WHAT THE PAPERS SAY: Internet giants in new web war

The heavyweight merger tussle between Microsoft and Yahoo had a new entrant this week with Rupert Murdoch apparently mulling over a 'white knight' deal that would see Newscorp's MySpace merged with Yahoo in return for 20 per cent ownership.

A number of Yahoo's shareholders are keen to take the Microsoft dollar, albeit at a higher offer. But founder Jerry Yang, who returned to head the troubled company eight months ago, is 'loath to hand his baby to Bill Gates' Microsoft' (The Daily Telegraph, 15 February).

The bid offers Microsoft a 'last chance' (The Guardian, 15 February) to challenge Google's current dominance of internet advertising revenue, but even its own shareholders are far from convinced on the grounds that 'taking on Yahoo would be a big distraction for Microsoft' (The Observer, 17 February).

The manoeuvring between the internet giants could herald a 'potentially decisive phase of consolidation for the dotcom industry' (The Sunday Telegraph, 17 February).

Analysis conducted by Echo Research from data supplied to PRWeek from NewsNow.
www.echoresearch.com
www.newsnow.co.uk

WHAT THE BLOGS SAY

Whilst individual papers came down on a particular side of the fence, the blogosphere was full of paradoxes on the Microsoft-Yahoo-Newscorp ‘love/hate' triangle. Many felt that Newscorp is already bigger than is good for the American public so an alliance with Yahoo would be even more worrying. Yet these same bloggers seemed to welcome Yahoo merging with the giant that is Microsoft.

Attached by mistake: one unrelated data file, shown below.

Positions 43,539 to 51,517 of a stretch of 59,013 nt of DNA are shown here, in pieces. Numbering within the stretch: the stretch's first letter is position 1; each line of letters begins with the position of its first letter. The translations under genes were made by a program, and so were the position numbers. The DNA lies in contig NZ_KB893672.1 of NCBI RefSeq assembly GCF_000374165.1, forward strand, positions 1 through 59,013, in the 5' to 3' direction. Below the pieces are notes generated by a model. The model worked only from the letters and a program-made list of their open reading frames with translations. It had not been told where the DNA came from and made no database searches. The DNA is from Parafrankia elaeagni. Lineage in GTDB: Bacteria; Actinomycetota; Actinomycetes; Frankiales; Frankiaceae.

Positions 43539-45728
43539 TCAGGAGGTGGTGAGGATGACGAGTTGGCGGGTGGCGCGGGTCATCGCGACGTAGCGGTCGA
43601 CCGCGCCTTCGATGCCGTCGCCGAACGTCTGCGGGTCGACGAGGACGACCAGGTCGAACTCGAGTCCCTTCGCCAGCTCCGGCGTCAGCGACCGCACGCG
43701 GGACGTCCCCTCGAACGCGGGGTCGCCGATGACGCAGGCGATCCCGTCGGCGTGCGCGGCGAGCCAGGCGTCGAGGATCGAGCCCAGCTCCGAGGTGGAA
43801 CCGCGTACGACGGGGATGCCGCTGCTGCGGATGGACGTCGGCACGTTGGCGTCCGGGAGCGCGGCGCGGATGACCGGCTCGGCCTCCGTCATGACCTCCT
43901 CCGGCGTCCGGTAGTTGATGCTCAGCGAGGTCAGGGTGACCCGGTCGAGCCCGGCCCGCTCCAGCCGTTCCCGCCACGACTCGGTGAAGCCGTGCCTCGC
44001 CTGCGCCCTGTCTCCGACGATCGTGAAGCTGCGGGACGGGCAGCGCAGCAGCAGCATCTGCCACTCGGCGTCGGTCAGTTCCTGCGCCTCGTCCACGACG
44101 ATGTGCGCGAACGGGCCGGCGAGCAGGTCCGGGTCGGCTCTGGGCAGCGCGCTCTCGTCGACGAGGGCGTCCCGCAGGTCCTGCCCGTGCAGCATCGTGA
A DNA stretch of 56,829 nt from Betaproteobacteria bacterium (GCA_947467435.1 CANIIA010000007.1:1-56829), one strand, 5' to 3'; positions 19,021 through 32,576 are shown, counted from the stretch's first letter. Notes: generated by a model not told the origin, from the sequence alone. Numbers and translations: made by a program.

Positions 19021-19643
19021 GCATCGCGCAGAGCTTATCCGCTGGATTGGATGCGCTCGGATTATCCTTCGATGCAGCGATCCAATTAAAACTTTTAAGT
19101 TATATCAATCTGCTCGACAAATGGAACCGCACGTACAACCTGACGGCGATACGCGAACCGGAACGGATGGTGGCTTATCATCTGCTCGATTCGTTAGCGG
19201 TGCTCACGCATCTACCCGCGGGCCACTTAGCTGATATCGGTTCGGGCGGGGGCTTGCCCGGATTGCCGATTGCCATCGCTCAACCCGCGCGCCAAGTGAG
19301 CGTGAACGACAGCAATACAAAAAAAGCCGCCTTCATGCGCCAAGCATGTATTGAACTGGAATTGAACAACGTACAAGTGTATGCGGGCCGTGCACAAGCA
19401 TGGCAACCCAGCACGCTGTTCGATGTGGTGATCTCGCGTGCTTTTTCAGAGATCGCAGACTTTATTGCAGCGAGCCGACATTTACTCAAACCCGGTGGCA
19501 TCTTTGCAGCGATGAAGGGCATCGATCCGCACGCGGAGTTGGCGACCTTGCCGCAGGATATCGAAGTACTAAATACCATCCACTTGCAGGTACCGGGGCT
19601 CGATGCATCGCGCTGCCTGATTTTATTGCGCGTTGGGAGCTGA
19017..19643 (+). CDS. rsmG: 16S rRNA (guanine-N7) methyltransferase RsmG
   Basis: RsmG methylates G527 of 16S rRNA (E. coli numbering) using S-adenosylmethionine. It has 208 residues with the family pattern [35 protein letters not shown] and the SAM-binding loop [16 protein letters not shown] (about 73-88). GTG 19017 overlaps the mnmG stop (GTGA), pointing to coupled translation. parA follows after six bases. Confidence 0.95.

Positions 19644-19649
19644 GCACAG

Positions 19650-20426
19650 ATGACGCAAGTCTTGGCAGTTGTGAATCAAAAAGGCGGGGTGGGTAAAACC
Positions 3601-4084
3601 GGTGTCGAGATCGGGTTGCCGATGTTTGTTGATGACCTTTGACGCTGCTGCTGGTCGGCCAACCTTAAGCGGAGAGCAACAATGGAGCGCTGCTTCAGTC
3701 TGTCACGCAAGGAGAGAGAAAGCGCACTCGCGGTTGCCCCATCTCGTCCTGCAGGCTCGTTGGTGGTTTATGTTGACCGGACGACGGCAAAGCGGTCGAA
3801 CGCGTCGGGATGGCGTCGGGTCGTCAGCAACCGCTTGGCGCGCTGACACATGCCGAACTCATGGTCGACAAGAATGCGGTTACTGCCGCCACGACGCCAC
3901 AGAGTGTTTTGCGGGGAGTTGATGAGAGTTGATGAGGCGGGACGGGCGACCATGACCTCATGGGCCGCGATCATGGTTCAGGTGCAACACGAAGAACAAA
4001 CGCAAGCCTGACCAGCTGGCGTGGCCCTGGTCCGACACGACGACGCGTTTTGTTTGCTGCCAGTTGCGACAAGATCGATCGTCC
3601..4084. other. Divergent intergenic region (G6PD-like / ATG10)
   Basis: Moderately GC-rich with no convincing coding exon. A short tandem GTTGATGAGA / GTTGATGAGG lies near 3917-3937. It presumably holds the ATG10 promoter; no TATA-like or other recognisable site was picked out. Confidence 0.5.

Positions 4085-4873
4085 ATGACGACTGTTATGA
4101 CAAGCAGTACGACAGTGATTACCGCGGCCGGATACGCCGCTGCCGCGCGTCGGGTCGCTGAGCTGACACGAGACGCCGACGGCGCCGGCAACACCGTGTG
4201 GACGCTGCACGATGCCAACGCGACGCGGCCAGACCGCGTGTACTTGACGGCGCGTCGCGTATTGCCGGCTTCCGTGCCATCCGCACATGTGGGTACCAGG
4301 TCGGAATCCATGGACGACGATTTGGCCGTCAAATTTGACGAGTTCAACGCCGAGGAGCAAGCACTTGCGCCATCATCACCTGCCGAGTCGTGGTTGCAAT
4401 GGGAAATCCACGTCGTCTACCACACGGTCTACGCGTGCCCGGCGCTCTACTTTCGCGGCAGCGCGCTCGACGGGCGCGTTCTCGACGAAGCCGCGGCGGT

It seems that bloggers couldn't decide on who the best anti-hero to come riding to Yahoo's rescue would be. AOL seemed to be a favourite, simply because bloggers couldn't see who was in charge of the horse, unlike the recognisable gunslingers that are Gates and Murdoch. However, Gates seemed to be the less of these two evils, so to speak.

The papers had a surprising lack of debate about what the new company might be called - but not so the bloggers. Debates abounded as to what sounded better - "Microsoft Yahoo", "Newscorp Yahoo", "Microhoo", "Yasoft" or many others. Bloggers wondered whether Rupert Murdoch would consider turning the little ‘c' in Newscorp to a capital ‘C', or even giving the little ‘d' in Murdoch the same treatment as befits the true Internet way.

Sourced from over 70 million blogs by Nielsen Online www.nielsen-online.com

 

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